New Farm Park, Brisbane

Tuesday, July 9, 2013

ON TO COOKTOWN

We were travelling along the Bloomfield Track to Cooktown. On the way we stopped at Wujul Wujul a small aboriginal settlement of 300+ people. They have started to take tourists on guided walks as a business venture. We were late for our scheduled walk to the falls and the guide couldn't be contacted or found so we took ourselves with the driver who hadn't been there before. It wasn't a long walk.

 We could see the Bloomfield Falls/Wujul Wujul Falls in the distance.
 We scrambled over rocks forever keeping an eye out for crocodiles. By now I was loosing patience with my camera. It wasn't working properly. Every now and then it would overexpose and burn out photos. It didn't matter if I used automatic or manual. Most of the waterfall shots were burnt out. Luckily it would perform properly now and then so I did manage to get some decent shots for the rest of the trip. I also used my iphone when the camera messed up.

The Bloomfield River, Wujul Wujul
 Then it was back in the bus until we reached The Lions Den Hotel for lunch. 

It was a typical outback hotel except this one's claim to fame is that it is the oldest continuously licensed hotel in Australia. 

We had lunch outside in the shade of the trees. The further north you go the hotter the weather.

 It is full of junk memorabilia which has been left by passing tourists over the years. The walls are full of written messages from patrons.

As we continued on our way to Cooktown for a two night stop we passed Black Mountain, with the weirdest geological mystery. The aboriginal people are fearful of it and they won't go near it.
 It is a mountain made entirely of black rocks. Scientists don't have an explanation for it.
 
We arrived at The Sovereign Resort, Cooktown and dropped our luggage before we were taken up Grassy Hill to  Cook's Lookout to watch the sunset. We had a 360° view. Looking west we could see the small town of Cooktown and the Great Dividing Range in the distance.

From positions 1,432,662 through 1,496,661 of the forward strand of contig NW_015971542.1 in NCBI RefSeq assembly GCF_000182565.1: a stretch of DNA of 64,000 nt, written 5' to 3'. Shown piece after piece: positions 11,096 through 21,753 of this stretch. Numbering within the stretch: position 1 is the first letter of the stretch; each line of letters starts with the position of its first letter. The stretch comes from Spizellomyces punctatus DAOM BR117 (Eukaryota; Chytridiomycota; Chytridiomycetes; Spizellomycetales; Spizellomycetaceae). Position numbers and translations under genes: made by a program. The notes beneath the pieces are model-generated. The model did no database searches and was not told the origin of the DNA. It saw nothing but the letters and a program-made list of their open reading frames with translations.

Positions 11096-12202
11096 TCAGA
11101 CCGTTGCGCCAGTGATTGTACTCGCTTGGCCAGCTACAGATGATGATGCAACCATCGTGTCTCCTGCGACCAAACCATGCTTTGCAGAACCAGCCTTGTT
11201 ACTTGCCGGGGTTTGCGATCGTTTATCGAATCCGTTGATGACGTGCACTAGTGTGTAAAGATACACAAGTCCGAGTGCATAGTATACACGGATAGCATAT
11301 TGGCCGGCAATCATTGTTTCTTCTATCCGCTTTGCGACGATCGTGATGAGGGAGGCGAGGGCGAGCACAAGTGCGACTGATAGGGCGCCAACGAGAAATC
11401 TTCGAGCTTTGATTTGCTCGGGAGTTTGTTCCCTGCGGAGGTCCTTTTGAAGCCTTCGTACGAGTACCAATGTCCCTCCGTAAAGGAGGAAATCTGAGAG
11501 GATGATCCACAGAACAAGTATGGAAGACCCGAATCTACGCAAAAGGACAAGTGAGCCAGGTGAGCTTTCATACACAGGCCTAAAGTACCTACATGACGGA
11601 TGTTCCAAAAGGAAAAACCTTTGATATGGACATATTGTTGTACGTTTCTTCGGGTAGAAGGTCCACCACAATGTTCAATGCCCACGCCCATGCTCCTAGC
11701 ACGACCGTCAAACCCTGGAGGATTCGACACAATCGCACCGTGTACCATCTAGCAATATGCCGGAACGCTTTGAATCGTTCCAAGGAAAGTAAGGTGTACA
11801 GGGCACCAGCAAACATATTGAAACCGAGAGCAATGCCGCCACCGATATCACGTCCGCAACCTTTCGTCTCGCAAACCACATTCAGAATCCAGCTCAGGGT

The evening light was setting the grasses aglow as we looked north over the Endeavour River.

 The sunset was magnificent.

 Turning away from the sun and looking east over the sea . It was beautiful but Captain Cook didn't think so when he climbed this hill on 30th June 1770 and all he could see were reefs as far as he could see. He had beached his ship, "The Endeavour," here as it had hit a reef further south. The sailors tried to fill the hole with sails and they threw overboard a canon and anchor to make the ship lighter. However, it was still taking on water so Cook beached the ship here and camped until they repaired the ship. Thus making "Cooktown" the site of the first white settlement in Australia. He found a passage going north.

29 comments:

  1. Black Mountain (Kalkajaka) is a fascinating spot. IIRC, it's home to two lizard and one frog species that are found nowhere else.

    (I haven't been to Cooktown for ages and now your pictures have made me want to go again!)

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  2. enjoyed this post too Dianne; shame that the guide wasn't about when you arrived. How odd re the black mountain; you have to wonder? Interesting the oldest serving pub for Australia; you were there! This journey was indeed very fruitful. Isn't that so frustrating when your camera does that? I've had it happen to me also, or where it doesn't want to behave and focus at all

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  3. Diane, another great stop on your tour. It is full of history with the Captain Cook legend. The waterfall is pretty! I love the view of the river and the gorgeous sunset. Great shots!

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  4. Interesting post about the black mountain and Captain Cook. So much different things to see there and a huge waterfall.

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  5. Excellent pics considering your camera wasn't playing ball Diane. Black Mountain sure sounds interesting. Loved the pub and it's colourful array of memorabilia. Did you leave your mark on it too?

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  6. Oh Diane I love coming here, I have to make it to Australia someday that is a plan. Not sure if I can handle all that heat but the photos you take make me certainly want to give it a try. Incredible. B

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  7. Brilliant post with amazing picture gallery. destinations looking cool and calm. but, sky definitely seems magnificent.

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  8. awesome sunset and i would like to visit that hotel, that is my kind of place, all those old things in there... the crocs i could do with out.. my camera did that to me on the beach. it would make everything white... then take a few, then back to white. i bought a new one, and ever since then the camera works fine, so i gave it to my son... so what is up is the question.

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  9. Goodness what an interesting post Diane and the pictures you managed to take are fab, how wonderful to watch the sun setting in such a spot. The Black Mountain, what the heck is that all about I wonder. Yes I should imagine the first sailors to venture near our shores would have had many dreadful experiences.